By: Ismael Rodriguez
Hurricane Irma viciously swept through Miami-Dade last week, lashing coastal communities and urban areas like downtown Miami and the neighboring Brickell financial district with powerful winds and currents of water that brought down two construction cranes and flooded streets. But local real estate experts believe the wrath of Irma spared the city’s urban core and coastal areas from irreversible damages.
Suzanne Amaducci, a partner at commercial law firm Bilzin Sumberg, told the press that 1450 Brickell Avenue, the office building where her firm is headquartered, opened Tuesday morning and had power and air conditioning. She said, “If you look at the new construction, it withstood the storm very well.”
Carlos Melo, co-founder of Miami-based Melo Group, which has developed 12 towers in inner-city Miami neighborhoods, told the press that he weathered the storm on the second floor of his company’s rental building at 425 Northeast 22nd Street.
“We had about one foot of water at ground level,” Melo told The Real Deal. “It only affected the parking area, but it never reached the building. And about an hour-and-a-half after the hurricane passed, the water had receded.”
Melo also added that none of his buildings suffered irreparable damages and the only major problem was the lack of electricity. “Nine of our rental buildings are without power and using generators,” he told the press. “The biggest problem is that there are too many downed trees and power lines to pick up.”
Melo isn’t alone, since most inner city and coastal areas lost power, too, and some remain without it.
In Miami Beach, for example, residents and visitors came in droves after the Tuesday morning curfew was lifted, finding most driveways and roads littered with felled trees, powerless neighborhoods and some eateries open to those seeking a meal in air-conditioned rooms, but no real infrastructure or construction damages.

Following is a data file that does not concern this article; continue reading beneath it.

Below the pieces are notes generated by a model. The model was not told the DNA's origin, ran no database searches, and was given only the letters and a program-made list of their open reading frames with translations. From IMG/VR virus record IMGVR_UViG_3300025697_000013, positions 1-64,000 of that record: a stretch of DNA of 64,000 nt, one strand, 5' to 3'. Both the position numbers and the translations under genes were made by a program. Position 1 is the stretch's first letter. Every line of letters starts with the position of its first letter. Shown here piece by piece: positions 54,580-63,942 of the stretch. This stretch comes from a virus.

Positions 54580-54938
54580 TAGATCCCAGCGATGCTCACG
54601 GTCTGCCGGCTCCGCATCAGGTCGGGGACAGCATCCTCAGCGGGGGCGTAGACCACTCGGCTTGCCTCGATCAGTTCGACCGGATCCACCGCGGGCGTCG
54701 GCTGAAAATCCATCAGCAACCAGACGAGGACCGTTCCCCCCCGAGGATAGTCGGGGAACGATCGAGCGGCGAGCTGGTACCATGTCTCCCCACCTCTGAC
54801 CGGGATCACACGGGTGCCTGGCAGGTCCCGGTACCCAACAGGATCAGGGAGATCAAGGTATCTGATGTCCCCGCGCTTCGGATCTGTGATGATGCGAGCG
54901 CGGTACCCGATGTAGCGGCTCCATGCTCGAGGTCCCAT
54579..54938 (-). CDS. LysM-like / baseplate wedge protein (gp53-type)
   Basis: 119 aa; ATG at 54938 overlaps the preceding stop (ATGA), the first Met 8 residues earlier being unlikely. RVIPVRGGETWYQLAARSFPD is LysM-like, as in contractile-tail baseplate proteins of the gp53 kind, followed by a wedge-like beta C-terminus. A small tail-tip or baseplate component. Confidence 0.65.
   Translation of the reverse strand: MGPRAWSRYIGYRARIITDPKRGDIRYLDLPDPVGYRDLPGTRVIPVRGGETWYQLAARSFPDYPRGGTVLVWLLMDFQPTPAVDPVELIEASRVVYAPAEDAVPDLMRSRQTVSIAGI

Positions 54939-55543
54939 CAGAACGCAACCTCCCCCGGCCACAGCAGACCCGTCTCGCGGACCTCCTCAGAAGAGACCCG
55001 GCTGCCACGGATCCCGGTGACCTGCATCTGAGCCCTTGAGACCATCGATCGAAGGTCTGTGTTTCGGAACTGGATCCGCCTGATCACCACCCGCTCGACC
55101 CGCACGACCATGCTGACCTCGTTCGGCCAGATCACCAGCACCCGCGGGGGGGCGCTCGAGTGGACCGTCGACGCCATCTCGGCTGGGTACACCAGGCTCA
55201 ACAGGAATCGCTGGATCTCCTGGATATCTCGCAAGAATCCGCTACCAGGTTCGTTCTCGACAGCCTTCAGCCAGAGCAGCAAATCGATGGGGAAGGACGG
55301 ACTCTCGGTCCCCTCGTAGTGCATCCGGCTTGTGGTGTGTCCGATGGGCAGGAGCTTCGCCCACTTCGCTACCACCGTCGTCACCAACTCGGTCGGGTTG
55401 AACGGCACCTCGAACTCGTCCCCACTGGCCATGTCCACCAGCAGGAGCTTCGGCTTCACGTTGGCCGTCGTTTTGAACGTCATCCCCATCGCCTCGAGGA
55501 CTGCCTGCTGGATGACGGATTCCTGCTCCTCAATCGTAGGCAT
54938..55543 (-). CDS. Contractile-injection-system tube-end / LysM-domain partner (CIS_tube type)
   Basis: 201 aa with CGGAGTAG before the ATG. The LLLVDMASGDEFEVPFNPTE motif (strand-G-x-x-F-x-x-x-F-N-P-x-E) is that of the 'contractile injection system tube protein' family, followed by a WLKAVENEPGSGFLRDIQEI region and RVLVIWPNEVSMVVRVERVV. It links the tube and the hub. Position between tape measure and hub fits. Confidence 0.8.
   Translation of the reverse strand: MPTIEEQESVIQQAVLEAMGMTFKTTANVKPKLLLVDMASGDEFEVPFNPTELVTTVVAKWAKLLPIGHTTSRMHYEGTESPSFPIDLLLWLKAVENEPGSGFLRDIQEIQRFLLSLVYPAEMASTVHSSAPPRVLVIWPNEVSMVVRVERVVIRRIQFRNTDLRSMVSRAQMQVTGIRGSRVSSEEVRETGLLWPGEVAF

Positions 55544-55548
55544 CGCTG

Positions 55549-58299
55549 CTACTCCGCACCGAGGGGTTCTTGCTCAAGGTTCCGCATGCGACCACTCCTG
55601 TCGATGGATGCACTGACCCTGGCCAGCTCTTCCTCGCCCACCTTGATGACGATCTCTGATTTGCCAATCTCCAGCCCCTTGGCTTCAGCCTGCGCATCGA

And it wasn’t until Wednesday that Moody Analytics released a report that estimated between $64 billion and $92 billion in property damage.
Yet, real estate experts and developers have issued statements that denounce the catastrophic damage brought on by Irma. Chad Warhaft, director of construction and operations for brokerage CREC, for example, told the press that his company’s portfolio of 7 million square feet of commercial space across Florida held up well during Irma.
“Mainly, we are dealing with landscape damage and minor roof leaks,” Warhaft told the press. “There was a little bit of facade damage at two properties. Other than that, we have been in really good shape.”
Nir Shoshani, co-founder and principal of NR Investments, which is developing the Filling Station Lofts in Miami’s Arts & Entertainment District, told the press that their property at 1657 North Miami Avenue, a 10-story, 81-unit apartment tower suffered some water intrusion but nothing severe.
Shoshani’s company is also developing Canvas, a 513-unit condo building at 1630 Northeast First Avenue, which has two cranes on site hovering at 425 feet in the air.
“When we started preparing for Irma, we were supposed to be right smack in the middle of its path,” Shoshani told the press. “There is nothing you can really do to secure those things. On the contrary, you have to let them spin.”
Shoshani also voiced similar feelings about the impact of Hurricane Irma in Miami’s real estate market.
“Miami remains a very attractive place,” he told the press. “I also think people forget quickly and it won’t have long term effects on real estate here.”